Format

Send to

Choose Destination
Biol Direct. 2009 Aug 24;4:26. doi: 10.1186/1745-6150-4-26.

On the origin of life in the zinc world: 1. Photosynthesizing, porous edifices built of hydrothermally precipitated zinc sulfide as cradles of life on Earth.

Author information

1
School of Physics, Universität Osnabrück, D-49069 Osnabrück, Germany. amulkid@uos.de

Abstract

BACKGROUND:

The complexity of the problem of the origin of life has spawned a large number of possible evolutionary scenarios. Their number, however, can be dramatically reduced by the simultaneous consideration of various bioenergetic, physical, and geological constraints.

RESULTS:

This work puts forward an evolutionary scenario that satisfies the known constraints by proposing that life on Earth emerged, powered by UV-rich solar radiation, at photosynthetically active porous edifices made of precipitated zinc sulfide (ZnS) similar to those found around modern deep-sea hydrothermal vents. Under the high pressure of the primeval, carbon dioxide-dominated atmosphere ZnS could precipitate at the surface of the first continents, within reach of solar light. It is suggested that the ZnS surfaces (1) used the solar radiation to drive carbon dioxide reduction, yielding the building blocks for the first biopolymers, (2) served as templates for the synthesis of longer biopolymers from simpler building blocks, and (3) prevented the first biopolymers from photo-dissociation, by absorbing from them the excess radiation. In addition, the UV light may have favoured the selective enrichment of photostable, RNA-like polymers. Falsification tests of this hypothesis are described in the accompanying article (A.Y. Mulkidjanian, M.Y. Galperin, Biology Direct 2009, 4:27).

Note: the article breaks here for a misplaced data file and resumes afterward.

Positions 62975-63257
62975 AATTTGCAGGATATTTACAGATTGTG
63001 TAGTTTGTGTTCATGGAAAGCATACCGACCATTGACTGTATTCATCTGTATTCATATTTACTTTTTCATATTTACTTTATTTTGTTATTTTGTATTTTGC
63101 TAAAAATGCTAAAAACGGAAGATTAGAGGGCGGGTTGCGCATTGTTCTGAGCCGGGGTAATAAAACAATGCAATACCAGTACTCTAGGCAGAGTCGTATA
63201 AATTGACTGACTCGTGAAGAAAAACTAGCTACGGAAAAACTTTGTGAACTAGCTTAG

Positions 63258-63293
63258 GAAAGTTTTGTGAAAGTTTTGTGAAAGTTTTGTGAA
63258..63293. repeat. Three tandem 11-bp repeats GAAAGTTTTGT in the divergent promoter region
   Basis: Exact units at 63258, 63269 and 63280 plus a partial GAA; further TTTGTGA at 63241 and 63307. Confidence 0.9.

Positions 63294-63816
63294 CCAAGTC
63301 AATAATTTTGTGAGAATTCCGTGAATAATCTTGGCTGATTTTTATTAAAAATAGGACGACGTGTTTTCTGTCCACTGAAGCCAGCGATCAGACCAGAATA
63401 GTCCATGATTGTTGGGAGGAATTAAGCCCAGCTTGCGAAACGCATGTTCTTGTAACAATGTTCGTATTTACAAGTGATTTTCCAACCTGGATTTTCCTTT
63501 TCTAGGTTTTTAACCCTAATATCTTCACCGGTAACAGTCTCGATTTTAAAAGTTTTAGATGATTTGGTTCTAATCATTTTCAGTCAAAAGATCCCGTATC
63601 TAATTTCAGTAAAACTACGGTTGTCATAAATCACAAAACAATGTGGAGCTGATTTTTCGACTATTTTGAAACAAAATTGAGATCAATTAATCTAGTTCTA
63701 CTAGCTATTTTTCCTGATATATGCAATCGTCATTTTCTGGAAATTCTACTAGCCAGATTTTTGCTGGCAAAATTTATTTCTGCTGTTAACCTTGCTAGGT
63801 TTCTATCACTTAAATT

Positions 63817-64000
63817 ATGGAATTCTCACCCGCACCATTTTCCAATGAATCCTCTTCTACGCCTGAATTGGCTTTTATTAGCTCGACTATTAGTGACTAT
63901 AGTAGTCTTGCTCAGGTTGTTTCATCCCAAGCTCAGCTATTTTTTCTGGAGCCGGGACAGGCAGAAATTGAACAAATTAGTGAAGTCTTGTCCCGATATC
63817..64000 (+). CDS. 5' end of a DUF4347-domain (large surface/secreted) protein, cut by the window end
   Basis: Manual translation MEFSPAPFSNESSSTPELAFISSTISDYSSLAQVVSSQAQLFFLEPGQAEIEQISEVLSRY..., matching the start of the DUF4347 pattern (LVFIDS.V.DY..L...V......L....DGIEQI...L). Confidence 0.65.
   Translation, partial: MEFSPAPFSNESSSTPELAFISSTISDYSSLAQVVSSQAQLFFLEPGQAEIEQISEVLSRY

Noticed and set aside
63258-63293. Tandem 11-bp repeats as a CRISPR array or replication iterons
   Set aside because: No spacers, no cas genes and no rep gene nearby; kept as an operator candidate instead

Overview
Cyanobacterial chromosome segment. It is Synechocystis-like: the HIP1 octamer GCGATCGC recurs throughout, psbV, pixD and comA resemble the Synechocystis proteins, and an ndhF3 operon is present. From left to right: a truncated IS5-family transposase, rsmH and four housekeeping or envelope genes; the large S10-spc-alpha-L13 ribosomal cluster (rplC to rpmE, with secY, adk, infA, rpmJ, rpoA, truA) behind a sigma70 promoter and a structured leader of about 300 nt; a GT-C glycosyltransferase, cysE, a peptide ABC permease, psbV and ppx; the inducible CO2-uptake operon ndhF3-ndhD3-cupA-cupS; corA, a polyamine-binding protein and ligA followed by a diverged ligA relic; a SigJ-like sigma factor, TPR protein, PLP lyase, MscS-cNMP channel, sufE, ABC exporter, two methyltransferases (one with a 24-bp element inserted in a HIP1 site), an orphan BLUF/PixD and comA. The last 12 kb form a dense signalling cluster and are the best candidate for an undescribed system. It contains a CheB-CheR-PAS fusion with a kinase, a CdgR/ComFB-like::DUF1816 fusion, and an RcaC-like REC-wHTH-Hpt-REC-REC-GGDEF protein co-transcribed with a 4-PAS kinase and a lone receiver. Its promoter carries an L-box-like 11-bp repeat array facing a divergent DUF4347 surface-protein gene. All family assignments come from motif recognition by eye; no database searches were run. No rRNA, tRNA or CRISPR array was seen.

CONCLUSION:

The suggested "Zn world" scenario identifies the geological conditions under which photosynthesizing ZnS edifices of hydrothermal origin could emerge and persist on primordial Earth, includes a mechanism of the transient storage and utilization of solar light for the production of diverse organic compounds, and identifies the driving forces and selective factors that could have promoted the transition from the first simple, photostable polymers to more complex living organisms.

PMID:
19703272
PMCID:
PMC3152778
DOI:
10.1186/1745-6150-4-26
[Indexed for MEDLINE]
Free PMC Article

Supplemental Content

Full text links

Icon for BioMed Central Icon for PubMed Central
Loading ...
Support Center